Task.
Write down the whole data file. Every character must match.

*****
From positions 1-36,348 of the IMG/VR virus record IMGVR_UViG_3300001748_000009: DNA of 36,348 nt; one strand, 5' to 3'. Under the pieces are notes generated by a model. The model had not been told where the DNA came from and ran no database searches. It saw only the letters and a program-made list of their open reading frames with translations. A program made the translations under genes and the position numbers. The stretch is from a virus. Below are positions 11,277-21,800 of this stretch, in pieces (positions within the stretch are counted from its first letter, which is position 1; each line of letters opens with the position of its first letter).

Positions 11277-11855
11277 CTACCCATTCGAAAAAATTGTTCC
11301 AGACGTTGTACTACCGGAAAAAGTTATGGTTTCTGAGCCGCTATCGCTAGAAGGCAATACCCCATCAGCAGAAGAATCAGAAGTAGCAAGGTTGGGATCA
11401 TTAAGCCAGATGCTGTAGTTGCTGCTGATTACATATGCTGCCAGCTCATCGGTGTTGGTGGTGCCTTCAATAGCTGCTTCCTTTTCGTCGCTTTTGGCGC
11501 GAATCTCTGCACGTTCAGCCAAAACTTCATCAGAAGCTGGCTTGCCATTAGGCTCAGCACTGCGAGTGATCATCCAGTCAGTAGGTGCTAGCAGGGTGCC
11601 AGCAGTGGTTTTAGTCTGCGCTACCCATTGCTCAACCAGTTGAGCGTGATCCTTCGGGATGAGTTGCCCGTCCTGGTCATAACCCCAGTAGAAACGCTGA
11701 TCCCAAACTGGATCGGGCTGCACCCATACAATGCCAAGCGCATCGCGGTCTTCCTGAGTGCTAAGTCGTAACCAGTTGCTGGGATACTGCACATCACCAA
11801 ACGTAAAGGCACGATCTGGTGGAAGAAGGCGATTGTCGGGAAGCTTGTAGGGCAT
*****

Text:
From positions 1-36,348 of the IMG/VR virus record IMGVR_UViG_3300001748_000009: DNA of 36,348 nt; one strand, 5' to 3'. Under the pieces are notes generated by a model. The model had not been told where the DNA came from and ran no database searches. It saw only the letters and a program-made list of their open reading frames with translations. A program made the translations under genes and the position numbers. The stretch is from a virus. Below are positions 11,277-21,800 of this stretch, in pieces (positions within the stretch are counted from its first letter, which is position 1; each line of letters opens with the position of its first letter).

Positions 11277-11855
11277 CTACCCATTCGAAAAAATTGTTCC
11301 AGACGTTGTACTACCGGAAAAAGTTATGGTTTCTGAGCCGCTATCGCTAGAAGGCAATACCCCATCAGCAGAAGAATCAGAAGTAGCAAGGTTGGGATCA
11401 TTAAGCCAGATGCTGTAGTTGCTGCTGATTACATATGCTGCCAGCTCATCGGTGTTGGTGGTGCCTTCAATAGCTGCTTCCTTTTCGTCGCTTTTGGCGC
11501 GAATCTCTGCACGTTCAGCCAAAACTTCATCAGAAGCTGGCTTGCCATTAGGCTCAGCACTGCGAGTGATCATCCAGTCAGTAGGTGCTAGCAGGGTGCC
11601 AGCAGTGGTTTTAGTCTGCGCTACCCATTGCTCAACCAGTTGAGCGTGATCCTTCGGGATGAGTTGCCCGTCCTGGTCATAACCCCAGTAGAAACGCTGA
11701 TCCCAAACTGGATCGGGCTGCACCCATACAATGCCAAGCGCATCGCGGTCTTCCTGAGTGCTAAGTCGTAACCAGTTGCTGGGATACTGCACATCACCAA
11801 ACGTAAAGGCACGATCTGGTGGAAGAAGGCGATTGTCGGGAAGCTTGTAGGGCAT